5. Evaluation Measures 5.1. Total Cost Ratio Two well known measures from information retrieval community, recall and precision, can describe in detail the effectiveness of a spam detection approach. In more detail, given that nSÆS is the amount of spam messages correctly recognized, nSÆL is the amount of spam messages incorrectly categorized as legitimate, and nLÆS is the amount of legitimate messages incorrectly classified as spam, then, spam recall and spam precision can be defined as follows:

Spam Recall =

nS → S nS → S + nS → L

Spam Precision =

nS → S nS → S + nL → S

(6)

(7)

In intuitive terms, spam recall is an indication of filter effectiveness (the higher the recall, the less spam messages pass) while spam precision is an indication of filter safety (the higher the precision, the less legitimate messages blocked). However, spam detection is a cost sensitive classification task. So, it is much worse to misclassify a legitimate message as spam than vice versa. Therefore, we need an evaluation measure that incorporates an indication of this cost. A cost factor λ is assigned to each legitimate message, that is, each legitimate message is considered as λ messages.3,4 In other words, if a legitimate message is misclassified, λ errors occur. A cost-sensitive evaluation measure, the Total Cost Ratio (TCR) can, then, be defined3, 4 as follows:

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TCR =

n S →S + n S → L λ ⋅ n L→S + n S → L

(8)

The higher the TCR, the better the performance of the approach. In addition, if TCR is lower than 1, then the filter should not be used (the cost of blocking legitimate messages is too high). To be in accordance with previous studies, three cost scenarios were examined: • • •

Low cost scenario (λ=1): This corresponds to an anti-spam filter that lets a message classified as spam to reach the mailbox of the receiver along with a warning that the message is probably spam. Medium cost scenario (λ=9): This corresponds to an anti-spam filter that blocks a message classified as spam and the sender is informed to resend the message. High cost scenario (λ=999): This corresponds to a fully-automated filter that deletes a message classified as spam without notifying either the receiver or the sender.

5.2. ROC Graphs Receiver Operating Characteristics (ROC) graphs, originated from signal detection theory,28 are a useful tool for visualizing the performance of classifiers. Since they offer a reliable representation of the classifier properties under imbalanced class distribution and unequal classification error costs, they are especially popular in the machine learning community.29 An ROC graph depicts relative trade-offs between benefits and costs. In more detail, given that false positive (fp) rate and true positive (tp) rate are defined as follows: n L→S fp rate = (9) n L→ L + n L→S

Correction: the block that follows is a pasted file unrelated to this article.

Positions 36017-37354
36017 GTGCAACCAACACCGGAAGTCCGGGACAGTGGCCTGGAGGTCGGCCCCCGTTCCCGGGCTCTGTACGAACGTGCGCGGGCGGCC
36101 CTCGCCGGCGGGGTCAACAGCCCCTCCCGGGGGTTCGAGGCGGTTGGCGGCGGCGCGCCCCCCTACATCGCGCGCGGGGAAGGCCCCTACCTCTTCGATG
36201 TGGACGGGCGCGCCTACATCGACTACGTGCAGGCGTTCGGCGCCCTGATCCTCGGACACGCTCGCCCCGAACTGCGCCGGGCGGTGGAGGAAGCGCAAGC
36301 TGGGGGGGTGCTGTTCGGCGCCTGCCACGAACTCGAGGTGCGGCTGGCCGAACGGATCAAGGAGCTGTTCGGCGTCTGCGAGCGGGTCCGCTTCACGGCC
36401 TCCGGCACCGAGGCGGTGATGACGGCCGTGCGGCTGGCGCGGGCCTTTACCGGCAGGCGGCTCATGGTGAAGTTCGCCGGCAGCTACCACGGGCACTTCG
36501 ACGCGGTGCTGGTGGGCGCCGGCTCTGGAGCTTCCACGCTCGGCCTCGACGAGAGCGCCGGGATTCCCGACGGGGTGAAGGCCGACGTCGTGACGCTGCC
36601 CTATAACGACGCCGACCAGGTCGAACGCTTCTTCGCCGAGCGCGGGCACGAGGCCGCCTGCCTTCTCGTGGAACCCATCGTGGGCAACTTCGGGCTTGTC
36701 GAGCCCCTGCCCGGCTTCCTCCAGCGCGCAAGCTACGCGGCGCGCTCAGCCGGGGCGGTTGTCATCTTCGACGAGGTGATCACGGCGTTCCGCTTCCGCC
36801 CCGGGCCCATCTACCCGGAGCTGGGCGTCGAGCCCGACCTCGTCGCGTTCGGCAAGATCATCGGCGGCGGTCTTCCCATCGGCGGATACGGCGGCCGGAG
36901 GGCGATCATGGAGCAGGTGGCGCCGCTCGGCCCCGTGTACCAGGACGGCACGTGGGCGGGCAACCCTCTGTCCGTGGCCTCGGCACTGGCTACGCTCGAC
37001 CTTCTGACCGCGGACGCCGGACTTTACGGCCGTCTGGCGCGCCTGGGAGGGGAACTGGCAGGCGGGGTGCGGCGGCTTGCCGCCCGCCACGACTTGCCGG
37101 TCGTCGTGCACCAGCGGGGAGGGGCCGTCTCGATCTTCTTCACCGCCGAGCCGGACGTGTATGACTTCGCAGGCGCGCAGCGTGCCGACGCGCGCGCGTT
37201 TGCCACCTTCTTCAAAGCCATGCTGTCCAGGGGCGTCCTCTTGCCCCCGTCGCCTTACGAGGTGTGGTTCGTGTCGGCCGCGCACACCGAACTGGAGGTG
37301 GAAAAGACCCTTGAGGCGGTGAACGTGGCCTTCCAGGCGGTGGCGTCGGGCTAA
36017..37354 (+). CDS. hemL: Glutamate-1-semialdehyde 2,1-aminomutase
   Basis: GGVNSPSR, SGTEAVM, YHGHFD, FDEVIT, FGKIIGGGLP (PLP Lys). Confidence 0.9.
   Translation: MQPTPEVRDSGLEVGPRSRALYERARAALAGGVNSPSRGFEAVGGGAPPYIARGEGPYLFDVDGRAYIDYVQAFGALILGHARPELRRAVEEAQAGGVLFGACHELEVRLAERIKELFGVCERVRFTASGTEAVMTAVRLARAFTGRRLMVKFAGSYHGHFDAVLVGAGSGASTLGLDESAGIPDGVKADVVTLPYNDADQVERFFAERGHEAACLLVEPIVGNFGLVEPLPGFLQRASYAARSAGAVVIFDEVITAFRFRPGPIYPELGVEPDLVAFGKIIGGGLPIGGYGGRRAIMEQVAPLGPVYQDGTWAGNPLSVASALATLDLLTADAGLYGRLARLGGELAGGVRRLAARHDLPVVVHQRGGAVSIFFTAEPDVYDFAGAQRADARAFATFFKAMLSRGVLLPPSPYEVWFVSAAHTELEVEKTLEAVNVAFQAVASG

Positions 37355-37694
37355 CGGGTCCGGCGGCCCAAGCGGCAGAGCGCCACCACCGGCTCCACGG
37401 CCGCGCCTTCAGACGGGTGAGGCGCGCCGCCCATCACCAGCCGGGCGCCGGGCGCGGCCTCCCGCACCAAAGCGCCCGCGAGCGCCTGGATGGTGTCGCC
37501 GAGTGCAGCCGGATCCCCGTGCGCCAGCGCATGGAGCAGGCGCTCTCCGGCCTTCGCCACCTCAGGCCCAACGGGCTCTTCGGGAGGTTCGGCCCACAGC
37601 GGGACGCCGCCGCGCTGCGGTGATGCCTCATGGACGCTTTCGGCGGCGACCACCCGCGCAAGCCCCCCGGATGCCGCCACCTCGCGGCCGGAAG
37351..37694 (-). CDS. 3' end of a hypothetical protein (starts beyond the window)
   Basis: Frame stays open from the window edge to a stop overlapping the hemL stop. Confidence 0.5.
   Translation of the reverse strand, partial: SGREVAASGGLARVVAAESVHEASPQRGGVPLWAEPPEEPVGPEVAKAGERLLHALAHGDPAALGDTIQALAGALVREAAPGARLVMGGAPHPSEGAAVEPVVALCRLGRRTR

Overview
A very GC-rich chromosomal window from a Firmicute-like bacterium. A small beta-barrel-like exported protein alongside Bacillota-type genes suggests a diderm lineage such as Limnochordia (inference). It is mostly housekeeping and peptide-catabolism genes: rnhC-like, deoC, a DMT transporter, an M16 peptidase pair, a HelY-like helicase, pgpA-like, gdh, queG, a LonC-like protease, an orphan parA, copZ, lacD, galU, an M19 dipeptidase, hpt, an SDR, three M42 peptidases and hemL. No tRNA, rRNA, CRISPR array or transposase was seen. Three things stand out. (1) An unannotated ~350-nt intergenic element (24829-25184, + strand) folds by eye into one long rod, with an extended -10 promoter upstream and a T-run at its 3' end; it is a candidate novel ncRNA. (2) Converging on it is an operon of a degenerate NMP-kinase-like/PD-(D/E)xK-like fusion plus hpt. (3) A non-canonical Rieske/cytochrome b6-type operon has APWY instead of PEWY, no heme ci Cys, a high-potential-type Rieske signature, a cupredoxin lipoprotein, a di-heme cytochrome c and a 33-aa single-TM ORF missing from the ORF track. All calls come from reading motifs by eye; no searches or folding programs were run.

tp rate =

nS →S n S →S + n S →L

(10)

the performance of a classifier is depicted in a two-dimensional space in which the false positive rate is plotted on the x axis and the true positive rate is plotted on the y axis. Alternatively, the two axes may correspond to ham misclassification (=fp rate) and spam misclassification (=1-tp rate), respectively.18 Given that the classifier can assign a probability or score to an instance, a curve is plotted in the ROC space by varying the threshold used to produce binary classification results. An important property of the ROC graphs is that they are insensitive to changes in class distribution. 29 That is, if the proportion of spam to ham messages changes, the ROC curve of a classifier remains the same. Note that recall-precession graphs are affected drastically in such changes. For spam filtering applications, this is a crucial factor since the amount of spam messages that reaches a specific mailbox continuously changes. Another interesting property of ROC graphs is that they are able to produce a single value

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that represents the expected performance. The most common method is to calculate the area under the ROC curve (AUC). The AUC of a classifier corresponds to the probability that the classifier will rank a randomly chosen positive instance higher than a randomly chosen negative instance. Finally, the operating conditions of a classifier (i.e., different classification error costs) may be translated into iso-performance lines in the ROC space, that is, lines with the same slope.29 Let λ be the cost of misclassifying a ham message. The slope of the isoperformance lines is defined as:

slope = λ

n L→ L + n L→S nS →S + n S →L

(11)